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Photographer's Note

Pictured here is a view over part of the Boyne Valley between the towns of Navan and Slane.

The photo is taken from the cemetery at Ardmulchen Church which looks over the valley. The valley is flooded due to exceptionally heavy rains in the February storms Ireland has seen this year.

At this place can be found a ruined church consisting of a belfry and church building measuring 78 feet long. This is situated in an ancient graveyard, and was dedicated to the Blessed Virgin. The church was built in the 12th century, and the last mass was celebrated here in 1613.

Its position high on Ardmulchan hill offers beautiful views over the nearby River Boyne, and down through the Boyne Valley. The cemetery features some unusual memorials including a rare trapezoidal tomb with a highly ornate cross. When taking this shot, the cemetery and church is directly behind me, and the tallest monuments have a view the same as we see in this picture.

A historical journal known as the Annals of the Four Masters records that in 968 a battle took place here between the King of Dublin, Olaf Cuaran and the O Neills. The Dublin Norsemen won this battle.

As well as the church and cemetery filled with unusual stones, this area is littered with items of historical interest. The area is home to numerous megalithic tombs, ring forts and fortified medieval buildings.

On the right side of the frame can be seen the ruins of Dunmoe Castle. This was built in the 15th century and was the home of the D'Arcy family. It was attacked from the other side of the river in 1649 by Cromwell, but no major damage was caused to the structure. However, a fire in the late 18th century detroyed a large part of the building, leaving only what we can see today.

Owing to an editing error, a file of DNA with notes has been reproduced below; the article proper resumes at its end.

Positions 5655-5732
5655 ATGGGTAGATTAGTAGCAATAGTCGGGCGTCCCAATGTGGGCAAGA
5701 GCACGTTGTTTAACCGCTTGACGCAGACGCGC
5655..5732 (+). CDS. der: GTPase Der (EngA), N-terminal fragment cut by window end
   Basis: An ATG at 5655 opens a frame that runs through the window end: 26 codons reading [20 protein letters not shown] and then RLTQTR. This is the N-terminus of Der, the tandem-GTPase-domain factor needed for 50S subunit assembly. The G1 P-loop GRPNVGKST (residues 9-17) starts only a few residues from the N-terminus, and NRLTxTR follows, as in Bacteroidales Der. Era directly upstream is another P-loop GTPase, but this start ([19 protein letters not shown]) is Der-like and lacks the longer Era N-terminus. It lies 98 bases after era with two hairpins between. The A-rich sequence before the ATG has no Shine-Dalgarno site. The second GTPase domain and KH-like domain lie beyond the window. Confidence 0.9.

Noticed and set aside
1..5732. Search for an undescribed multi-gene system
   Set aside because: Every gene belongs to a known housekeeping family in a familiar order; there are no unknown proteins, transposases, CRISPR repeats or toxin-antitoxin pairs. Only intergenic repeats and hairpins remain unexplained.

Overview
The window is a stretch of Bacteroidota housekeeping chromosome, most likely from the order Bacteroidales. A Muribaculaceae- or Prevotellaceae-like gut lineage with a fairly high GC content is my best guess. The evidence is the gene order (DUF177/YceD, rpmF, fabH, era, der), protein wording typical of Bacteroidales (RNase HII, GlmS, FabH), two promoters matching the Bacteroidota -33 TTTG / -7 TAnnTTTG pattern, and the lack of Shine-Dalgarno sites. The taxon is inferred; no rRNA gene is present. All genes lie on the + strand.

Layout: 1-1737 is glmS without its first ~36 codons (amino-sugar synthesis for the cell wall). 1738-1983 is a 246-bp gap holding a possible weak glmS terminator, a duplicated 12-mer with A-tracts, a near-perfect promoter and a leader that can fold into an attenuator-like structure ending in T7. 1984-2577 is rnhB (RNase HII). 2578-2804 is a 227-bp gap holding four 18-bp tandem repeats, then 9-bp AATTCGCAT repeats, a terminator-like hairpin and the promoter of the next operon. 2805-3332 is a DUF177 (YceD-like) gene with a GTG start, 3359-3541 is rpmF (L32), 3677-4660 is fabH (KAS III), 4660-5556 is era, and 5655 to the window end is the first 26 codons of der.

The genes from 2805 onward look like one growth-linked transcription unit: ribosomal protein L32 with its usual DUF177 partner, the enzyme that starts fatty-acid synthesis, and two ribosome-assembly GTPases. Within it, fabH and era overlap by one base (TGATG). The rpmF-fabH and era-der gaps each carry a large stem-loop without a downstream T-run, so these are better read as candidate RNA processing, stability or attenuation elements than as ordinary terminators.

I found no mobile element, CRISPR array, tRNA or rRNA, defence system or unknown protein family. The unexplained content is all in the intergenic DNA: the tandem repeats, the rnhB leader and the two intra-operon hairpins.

The remains today are predominantly one side wall of the original 4 sided castle which is impressive in its 4 story height, and its positioning at the top of a steep hill which makes it look even taller than it is. Standing by the river and looking back up at the castle presents a formidable view of this old structure.

Also in the grounds of the castle are the ruined church and the cemetery of the D'Arcy family, which is also today in ruins. The church is accessible, and inside one of the dark chambers is a trapdoor leading to a crypt.

Around the crypt there are a few headstones of other owners. Very interesting is the skull and the cross bones under it (Jolly Roger), once a sign of pirates. No connection has ever been made between piracy and the D'Arcy family.
A close up view of the castle and ruins of the church are here :

http://www.trekearth.com/gallery/Europe/Ireland/North/Meath/photo1368239.htm

Thanks for looking!

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Additional Photos by Noel Byrne (Noel_Byrne) Gold Star Critiquer/Silver Workshop Editor/Gold Note Writer [C: 2465 W: 12 N: 5770] (20073)
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